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The evangelicals a historical, thematic, and biographical guide by Robert H. Krapohl

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Published by Greenwood Press in Westport, Conn .
Written in English



  • United States


  • Evangelicalism -- United States -- History.

Book details:

Edition Notes

Includes bibliographical references and index.

StatementRobert H. Krapohl and Charles H. Lippy.
ContributionsLippy, Charles H.
LC ClassificationsBR1642.U5 K73 1999
The Physical Object
Paginationxii, 336 p. ;
Number of Pages336
ID Numbers
Open LibraryOL369815M
ISBN 100313301034
LC Control Number98030499

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The Evangelicals book. Read reviews from the world's largest community for readers. “A page turner We have long needed a fair-minded overview of this /5. “Unholy explains how moralizing evangelicals fell in love with one of the most outwardly immoral presidents in modern American history. Religion reporter Sarah Posner makes bold claims, but she brings receipts. As a Christian, I found this book far more disturbing and damning than I : Sarah Posner. “The Evangelicals is a comprehensive history of white evangelical movements in the United States, geared to provide a deeper understanding of present-day evangelicals and their influence. Journalist and historian Frances FitzGerald presents nearly years of complex ideologies, schisms, social reforms and energetically creative theology in Released on: Ap   Why Evangelicals Support Donald Trump. Throughout the book, Kidd does a good job of including the perspectives of black clergymen. Many .

  May 2, • A new book traces the history of white evangelicals in the U.S., from the group's rebellious 19th century roots to its role as political force. We asked the author about where the. The Orthodox Evangelicals book. Read reviews from world’s largest community for readers. I. INTRODUCTION --Chicago Call: an appeal to evangelicals --B 4/5. Evangelicals actively espousing Christianity have altered the United States’ political landscape since they emerged in the s and the s as a sizable segment of the Protestant population. The Civil War and the advance of science stirred both doctrinal and political differences among evangelicals, but they became a US political force in 9/10().   Frances FitzGerald’s “The Evangelicals: The Struggle to Shape America” is a page historical overview of the conservative Protestantism that has become so omnipresent in our public life.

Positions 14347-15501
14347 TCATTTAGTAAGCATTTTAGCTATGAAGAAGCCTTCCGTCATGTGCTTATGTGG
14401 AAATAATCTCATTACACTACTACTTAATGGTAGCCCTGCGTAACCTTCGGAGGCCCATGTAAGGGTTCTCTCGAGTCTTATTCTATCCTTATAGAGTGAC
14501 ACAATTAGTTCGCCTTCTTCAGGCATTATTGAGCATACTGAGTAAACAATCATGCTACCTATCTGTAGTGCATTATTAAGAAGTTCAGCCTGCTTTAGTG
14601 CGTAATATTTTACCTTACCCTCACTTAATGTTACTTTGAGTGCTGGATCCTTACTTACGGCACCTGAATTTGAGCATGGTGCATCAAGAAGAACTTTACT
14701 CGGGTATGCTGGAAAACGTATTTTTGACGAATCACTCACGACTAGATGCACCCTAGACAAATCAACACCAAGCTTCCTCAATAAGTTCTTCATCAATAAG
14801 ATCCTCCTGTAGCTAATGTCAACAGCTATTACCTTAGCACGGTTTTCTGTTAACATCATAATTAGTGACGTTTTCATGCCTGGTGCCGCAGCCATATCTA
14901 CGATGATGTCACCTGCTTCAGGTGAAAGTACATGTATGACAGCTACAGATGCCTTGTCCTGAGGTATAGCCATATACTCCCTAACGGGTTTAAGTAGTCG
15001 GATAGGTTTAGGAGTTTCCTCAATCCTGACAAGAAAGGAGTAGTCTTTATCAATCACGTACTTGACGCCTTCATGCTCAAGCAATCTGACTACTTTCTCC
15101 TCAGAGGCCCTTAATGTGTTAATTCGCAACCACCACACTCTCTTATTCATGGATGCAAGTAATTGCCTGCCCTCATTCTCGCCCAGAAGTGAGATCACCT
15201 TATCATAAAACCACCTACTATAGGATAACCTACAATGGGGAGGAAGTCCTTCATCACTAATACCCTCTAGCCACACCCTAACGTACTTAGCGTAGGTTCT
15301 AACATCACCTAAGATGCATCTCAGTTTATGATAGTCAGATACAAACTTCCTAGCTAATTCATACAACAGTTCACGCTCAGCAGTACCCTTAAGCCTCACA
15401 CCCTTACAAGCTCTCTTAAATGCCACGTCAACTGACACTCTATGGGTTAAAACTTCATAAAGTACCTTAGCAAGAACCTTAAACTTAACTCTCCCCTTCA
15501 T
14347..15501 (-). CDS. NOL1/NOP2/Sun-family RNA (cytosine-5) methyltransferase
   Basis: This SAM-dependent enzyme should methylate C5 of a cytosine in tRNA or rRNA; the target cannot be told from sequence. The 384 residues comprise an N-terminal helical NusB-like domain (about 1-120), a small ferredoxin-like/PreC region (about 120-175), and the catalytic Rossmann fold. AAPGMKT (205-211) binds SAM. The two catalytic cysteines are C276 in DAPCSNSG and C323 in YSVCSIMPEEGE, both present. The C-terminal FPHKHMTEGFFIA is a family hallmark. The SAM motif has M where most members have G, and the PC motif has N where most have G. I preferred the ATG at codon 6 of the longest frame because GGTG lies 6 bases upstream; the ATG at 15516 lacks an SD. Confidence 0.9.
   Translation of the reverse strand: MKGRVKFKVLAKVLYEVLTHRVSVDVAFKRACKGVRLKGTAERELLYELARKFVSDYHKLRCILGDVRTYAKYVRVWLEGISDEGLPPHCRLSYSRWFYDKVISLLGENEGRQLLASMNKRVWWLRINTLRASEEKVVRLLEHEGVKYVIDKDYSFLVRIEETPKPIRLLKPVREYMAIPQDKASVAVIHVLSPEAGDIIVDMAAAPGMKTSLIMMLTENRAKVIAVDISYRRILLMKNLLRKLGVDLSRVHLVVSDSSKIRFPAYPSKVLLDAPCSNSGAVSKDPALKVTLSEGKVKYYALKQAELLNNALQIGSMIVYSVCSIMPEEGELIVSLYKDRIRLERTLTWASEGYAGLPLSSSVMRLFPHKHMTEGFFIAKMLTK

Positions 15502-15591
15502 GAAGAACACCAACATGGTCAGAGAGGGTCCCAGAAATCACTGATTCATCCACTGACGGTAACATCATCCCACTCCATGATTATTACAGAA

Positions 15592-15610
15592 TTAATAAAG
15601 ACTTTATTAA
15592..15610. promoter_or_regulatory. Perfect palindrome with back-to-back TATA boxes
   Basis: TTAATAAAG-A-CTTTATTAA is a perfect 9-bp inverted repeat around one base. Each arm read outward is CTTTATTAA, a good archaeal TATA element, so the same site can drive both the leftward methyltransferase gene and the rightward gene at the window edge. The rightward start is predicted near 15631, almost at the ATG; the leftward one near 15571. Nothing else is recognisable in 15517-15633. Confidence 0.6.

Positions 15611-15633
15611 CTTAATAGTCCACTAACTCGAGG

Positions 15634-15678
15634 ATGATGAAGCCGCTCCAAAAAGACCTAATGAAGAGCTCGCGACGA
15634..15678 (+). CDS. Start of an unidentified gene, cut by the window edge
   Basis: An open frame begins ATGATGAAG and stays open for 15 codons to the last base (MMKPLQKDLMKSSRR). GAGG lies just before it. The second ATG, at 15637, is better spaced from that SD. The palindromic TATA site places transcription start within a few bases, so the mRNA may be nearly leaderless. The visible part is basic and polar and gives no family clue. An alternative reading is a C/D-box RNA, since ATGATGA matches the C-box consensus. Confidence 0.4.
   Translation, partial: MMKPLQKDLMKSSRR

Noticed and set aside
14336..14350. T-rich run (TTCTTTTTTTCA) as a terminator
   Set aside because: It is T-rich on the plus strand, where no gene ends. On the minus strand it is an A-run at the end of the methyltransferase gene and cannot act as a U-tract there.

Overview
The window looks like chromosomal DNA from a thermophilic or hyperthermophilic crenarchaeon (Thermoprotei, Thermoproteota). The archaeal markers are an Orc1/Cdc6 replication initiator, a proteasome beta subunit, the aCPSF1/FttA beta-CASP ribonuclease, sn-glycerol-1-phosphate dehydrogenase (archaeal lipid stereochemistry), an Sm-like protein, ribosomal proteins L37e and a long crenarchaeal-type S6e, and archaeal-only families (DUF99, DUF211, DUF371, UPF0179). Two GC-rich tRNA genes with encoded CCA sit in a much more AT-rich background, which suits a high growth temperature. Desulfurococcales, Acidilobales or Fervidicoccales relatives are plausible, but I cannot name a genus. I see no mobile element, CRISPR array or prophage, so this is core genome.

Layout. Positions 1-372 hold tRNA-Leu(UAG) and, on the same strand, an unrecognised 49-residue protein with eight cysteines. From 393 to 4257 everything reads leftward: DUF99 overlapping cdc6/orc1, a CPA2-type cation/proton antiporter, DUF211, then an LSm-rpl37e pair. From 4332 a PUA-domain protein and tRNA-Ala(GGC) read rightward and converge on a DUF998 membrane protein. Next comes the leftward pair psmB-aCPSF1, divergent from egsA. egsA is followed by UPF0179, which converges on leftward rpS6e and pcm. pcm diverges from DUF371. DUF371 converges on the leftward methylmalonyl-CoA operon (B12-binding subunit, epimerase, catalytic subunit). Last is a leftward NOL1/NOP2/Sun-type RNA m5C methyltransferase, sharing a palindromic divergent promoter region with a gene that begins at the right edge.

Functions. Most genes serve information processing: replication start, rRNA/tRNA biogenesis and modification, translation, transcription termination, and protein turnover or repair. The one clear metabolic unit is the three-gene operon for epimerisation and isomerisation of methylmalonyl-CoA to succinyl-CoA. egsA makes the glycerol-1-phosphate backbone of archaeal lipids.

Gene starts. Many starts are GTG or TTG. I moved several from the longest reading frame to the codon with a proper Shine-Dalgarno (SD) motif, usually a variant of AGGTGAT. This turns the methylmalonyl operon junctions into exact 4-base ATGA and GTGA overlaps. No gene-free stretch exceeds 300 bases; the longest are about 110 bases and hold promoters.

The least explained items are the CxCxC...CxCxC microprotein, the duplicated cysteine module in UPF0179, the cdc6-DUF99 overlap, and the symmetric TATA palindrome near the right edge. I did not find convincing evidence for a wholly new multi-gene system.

The authors have created a sort of anti-Book of Virtues in this encyclopedic compendium of the ways and means of power. Everyone wants power and everyone is in a constant duplicitous game to gain more power at the expense of others, according to Greene, a screenwriter and former editor at Esquire (Elffers, a book packager, designed the volume, with its attractive marginalia).   A large volume, hardback and heavy, The Evangelicals is about pages in total length. The epilogue concludes on page and the remainder is mostly filled with endnotes, glossary, bibliography, and the index. One would be forgiven coming to this book with an expectation that it is a synthesis of how evangelicals writ large have shaped America.   To redeem themselves, Howe believes, evangelicals have to give up their take-no-prisoners culture war. This is the story Howe, a writer and pundit, tells in .   Evangelicals Incorporated makes a sophisticated case that book publishers, in particular, created the commercial infrastructure that made the modern religious movement possible.